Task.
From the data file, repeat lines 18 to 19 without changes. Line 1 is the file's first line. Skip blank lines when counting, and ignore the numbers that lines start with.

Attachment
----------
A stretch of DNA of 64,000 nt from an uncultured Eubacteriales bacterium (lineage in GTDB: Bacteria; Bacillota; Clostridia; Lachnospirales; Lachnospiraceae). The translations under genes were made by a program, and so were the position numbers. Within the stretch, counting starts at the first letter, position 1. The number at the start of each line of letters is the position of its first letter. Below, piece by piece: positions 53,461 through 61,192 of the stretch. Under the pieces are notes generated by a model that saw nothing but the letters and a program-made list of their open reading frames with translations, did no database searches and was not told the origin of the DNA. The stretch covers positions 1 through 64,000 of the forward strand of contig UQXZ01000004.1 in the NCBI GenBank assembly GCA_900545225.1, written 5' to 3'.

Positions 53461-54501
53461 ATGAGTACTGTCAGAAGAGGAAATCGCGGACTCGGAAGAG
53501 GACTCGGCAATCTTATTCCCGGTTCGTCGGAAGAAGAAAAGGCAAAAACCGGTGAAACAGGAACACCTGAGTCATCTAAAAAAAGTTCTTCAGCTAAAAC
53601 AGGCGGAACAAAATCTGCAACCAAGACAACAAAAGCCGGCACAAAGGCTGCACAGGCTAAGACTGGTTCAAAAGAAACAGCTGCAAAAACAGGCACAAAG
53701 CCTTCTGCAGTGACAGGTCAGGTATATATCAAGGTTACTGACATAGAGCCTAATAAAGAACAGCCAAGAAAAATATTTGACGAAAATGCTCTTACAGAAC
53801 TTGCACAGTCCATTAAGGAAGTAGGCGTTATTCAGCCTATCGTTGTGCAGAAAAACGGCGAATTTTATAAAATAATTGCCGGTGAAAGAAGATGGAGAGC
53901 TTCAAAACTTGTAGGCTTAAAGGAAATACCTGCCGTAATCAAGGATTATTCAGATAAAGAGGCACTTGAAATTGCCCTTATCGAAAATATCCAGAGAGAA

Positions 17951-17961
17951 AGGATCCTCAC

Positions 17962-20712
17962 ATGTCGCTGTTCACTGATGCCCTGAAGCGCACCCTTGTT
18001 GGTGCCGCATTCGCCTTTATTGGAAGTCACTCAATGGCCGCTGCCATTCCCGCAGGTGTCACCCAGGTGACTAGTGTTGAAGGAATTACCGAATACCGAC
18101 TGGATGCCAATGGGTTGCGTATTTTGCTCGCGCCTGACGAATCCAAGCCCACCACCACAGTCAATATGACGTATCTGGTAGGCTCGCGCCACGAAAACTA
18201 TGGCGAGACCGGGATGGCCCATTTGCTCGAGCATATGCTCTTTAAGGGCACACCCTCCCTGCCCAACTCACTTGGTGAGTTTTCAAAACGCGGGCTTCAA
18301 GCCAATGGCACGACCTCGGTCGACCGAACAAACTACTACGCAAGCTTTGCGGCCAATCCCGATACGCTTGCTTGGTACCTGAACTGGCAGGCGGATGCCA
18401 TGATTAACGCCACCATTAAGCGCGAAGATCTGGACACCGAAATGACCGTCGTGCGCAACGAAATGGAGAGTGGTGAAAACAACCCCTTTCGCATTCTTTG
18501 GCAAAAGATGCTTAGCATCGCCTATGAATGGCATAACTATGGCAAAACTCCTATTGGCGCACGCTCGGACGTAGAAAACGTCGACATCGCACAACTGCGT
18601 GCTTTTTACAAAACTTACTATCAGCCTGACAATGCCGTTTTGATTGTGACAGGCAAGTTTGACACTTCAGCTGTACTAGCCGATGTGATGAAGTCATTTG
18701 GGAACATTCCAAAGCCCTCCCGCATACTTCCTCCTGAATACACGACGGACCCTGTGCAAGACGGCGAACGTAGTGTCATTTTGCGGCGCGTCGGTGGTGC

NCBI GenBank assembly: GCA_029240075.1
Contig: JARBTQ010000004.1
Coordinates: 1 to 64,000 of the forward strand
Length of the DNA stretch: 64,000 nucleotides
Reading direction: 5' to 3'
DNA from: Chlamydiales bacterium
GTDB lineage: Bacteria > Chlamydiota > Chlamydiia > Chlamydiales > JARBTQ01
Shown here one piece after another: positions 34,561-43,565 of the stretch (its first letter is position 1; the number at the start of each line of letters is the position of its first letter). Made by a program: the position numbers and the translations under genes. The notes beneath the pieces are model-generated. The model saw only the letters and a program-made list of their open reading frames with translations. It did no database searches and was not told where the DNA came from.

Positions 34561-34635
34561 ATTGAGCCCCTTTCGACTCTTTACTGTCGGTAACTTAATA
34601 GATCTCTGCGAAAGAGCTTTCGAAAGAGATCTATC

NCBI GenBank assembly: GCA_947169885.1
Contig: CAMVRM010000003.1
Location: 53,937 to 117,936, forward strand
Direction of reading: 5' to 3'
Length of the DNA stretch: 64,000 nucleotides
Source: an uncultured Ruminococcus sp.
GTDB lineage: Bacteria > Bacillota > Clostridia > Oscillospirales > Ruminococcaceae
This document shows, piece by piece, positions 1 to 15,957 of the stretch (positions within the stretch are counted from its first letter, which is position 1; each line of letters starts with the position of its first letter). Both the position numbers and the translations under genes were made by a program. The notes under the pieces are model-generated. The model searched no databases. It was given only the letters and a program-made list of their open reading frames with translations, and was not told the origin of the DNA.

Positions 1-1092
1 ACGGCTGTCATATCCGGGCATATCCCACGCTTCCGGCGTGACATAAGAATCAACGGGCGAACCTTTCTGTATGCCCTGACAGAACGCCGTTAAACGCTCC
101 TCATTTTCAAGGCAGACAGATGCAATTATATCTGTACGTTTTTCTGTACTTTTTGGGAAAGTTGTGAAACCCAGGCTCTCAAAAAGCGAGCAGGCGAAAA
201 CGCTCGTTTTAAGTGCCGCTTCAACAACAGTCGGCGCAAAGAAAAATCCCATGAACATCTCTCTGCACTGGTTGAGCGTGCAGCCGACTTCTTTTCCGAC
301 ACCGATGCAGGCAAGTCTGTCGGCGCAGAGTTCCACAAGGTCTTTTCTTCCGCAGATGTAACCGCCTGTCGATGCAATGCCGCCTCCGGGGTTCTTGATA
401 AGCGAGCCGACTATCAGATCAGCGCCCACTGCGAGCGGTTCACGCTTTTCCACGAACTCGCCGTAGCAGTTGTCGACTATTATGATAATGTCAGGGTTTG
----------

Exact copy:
18501 GCAAAAGATGCTTAGCATCGCCTATGAATGGCATAACTATGGCAAAACTCCTATTGGCGCACGCTCGGACGTAGAAAACGTCGACATCGCACAACTGCGT
18601 GCTTTTTACAAAACTTACTATCAGCCTGACAATGCCGTTTTGATTGTGACAGGCAAGTTTGACACTTCAGCTGTACTAGCCGATGTGATGAAGTCATTTG